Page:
All posts filed under: Processing

Processing is an open source programming language and environment for people who want to create images, animations, and interactions. Initially developed to serve as a software sketchbook and to teach fundamentals of computer programming within a visual context, Processing also has evolved into a tool for generating finished professional work. Today, there are tens of thousands of students, artists, designers, researchers, and hobbyists who use Processing for learning, prototyping, and production. More Info

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Physical Cellular Automata – Time Lapse by Jan Vantomme

Jan Vantomme aka “vormplus”, designer based in Ghent-Belgium, created this time lapse movie of him making a physical cellular automata piece made from plastic pixels. What is particularly enjoyable are the two types of logic that engage the viewer;  one being the celular automata itself and the other Jan’s method of putting it together. It makes you wonder how […]

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The Poking Machine by Jasper van Loenen & Bartholomäus Traubeck

Created by Jasper van Loenen and Bartholomäus Traubeck, The Poking Machine is a wearable device that pokes you physically whenever you are poked on Facebook, no matter where you are. Online social networks are platforms for communication, enabling us to connect anywhere we go. However, they still lack the mediation of physical communication. Facebook tries to […]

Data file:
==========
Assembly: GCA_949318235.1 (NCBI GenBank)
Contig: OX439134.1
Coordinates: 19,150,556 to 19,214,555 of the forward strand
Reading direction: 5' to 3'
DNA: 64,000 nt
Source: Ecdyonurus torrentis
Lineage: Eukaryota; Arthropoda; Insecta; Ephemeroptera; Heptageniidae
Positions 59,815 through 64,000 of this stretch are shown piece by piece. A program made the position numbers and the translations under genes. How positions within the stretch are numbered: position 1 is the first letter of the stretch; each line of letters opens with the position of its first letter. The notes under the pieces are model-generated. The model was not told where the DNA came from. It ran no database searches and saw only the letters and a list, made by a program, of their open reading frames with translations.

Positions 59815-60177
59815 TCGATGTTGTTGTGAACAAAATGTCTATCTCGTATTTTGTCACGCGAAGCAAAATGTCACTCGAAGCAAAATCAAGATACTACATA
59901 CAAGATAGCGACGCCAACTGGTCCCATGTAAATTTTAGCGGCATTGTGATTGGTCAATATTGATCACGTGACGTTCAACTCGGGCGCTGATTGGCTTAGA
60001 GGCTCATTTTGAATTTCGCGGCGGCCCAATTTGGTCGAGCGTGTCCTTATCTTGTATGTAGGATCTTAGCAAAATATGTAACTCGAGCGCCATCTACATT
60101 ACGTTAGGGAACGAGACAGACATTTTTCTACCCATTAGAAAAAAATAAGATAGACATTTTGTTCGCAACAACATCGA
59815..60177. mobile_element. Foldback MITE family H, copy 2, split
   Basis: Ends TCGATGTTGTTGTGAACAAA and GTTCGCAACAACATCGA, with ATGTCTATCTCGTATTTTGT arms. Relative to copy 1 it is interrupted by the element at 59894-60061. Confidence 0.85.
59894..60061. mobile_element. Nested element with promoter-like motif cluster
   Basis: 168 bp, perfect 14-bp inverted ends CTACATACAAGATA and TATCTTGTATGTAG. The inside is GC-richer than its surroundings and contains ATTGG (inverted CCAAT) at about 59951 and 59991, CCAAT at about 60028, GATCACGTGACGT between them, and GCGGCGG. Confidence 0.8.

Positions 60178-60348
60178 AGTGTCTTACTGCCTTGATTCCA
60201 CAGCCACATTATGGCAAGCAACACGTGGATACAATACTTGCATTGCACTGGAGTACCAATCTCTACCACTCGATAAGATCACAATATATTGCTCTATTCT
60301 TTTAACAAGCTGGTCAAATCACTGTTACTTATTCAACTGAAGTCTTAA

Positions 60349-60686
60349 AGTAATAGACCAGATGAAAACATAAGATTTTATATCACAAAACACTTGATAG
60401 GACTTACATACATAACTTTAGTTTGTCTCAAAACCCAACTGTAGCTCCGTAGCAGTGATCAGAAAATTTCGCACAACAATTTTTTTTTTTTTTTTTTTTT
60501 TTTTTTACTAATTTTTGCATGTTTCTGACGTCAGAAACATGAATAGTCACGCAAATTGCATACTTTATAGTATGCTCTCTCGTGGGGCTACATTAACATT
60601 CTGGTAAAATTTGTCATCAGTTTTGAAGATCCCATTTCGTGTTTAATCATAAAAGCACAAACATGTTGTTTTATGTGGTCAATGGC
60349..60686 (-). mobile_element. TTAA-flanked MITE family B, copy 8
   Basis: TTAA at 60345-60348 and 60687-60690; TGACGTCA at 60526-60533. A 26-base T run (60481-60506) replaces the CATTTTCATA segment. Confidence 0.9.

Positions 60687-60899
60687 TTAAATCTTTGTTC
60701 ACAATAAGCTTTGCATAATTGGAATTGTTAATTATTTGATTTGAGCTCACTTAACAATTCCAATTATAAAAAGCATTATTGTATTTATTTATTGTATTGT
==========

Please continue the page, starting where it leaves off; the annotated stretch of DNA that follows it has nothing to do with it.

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“unnamed soundsculpture” by Daniel Franke & Cedric Kiefer / Kinect

Produced by onformative and chopchop the “unnamed soundsculpture” is a project by Daniel Franke & Cedric Kiefer, building from the simple idea of creating a moving sand sculpture from the recorded motion data of a real person. For the work the team asked a dancer to visualize a musical piece (Kreukeltape by Machinenfabriek) as closely as possible by movements of her body. She was recorded […]

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Valse Automatique – Symbiosis Between Humans and Technology [Processing, Rhino]

Valse Automatique is a design performance made to illustrate the symbiosis between humans and technology by translating music to form over the use of a kuka industrial robot. Invited to the project by Hermann Weizenegger – Stephan Thiel was responsible for designing the overall interface between the music by composer and violinist miki and the production process of the robot.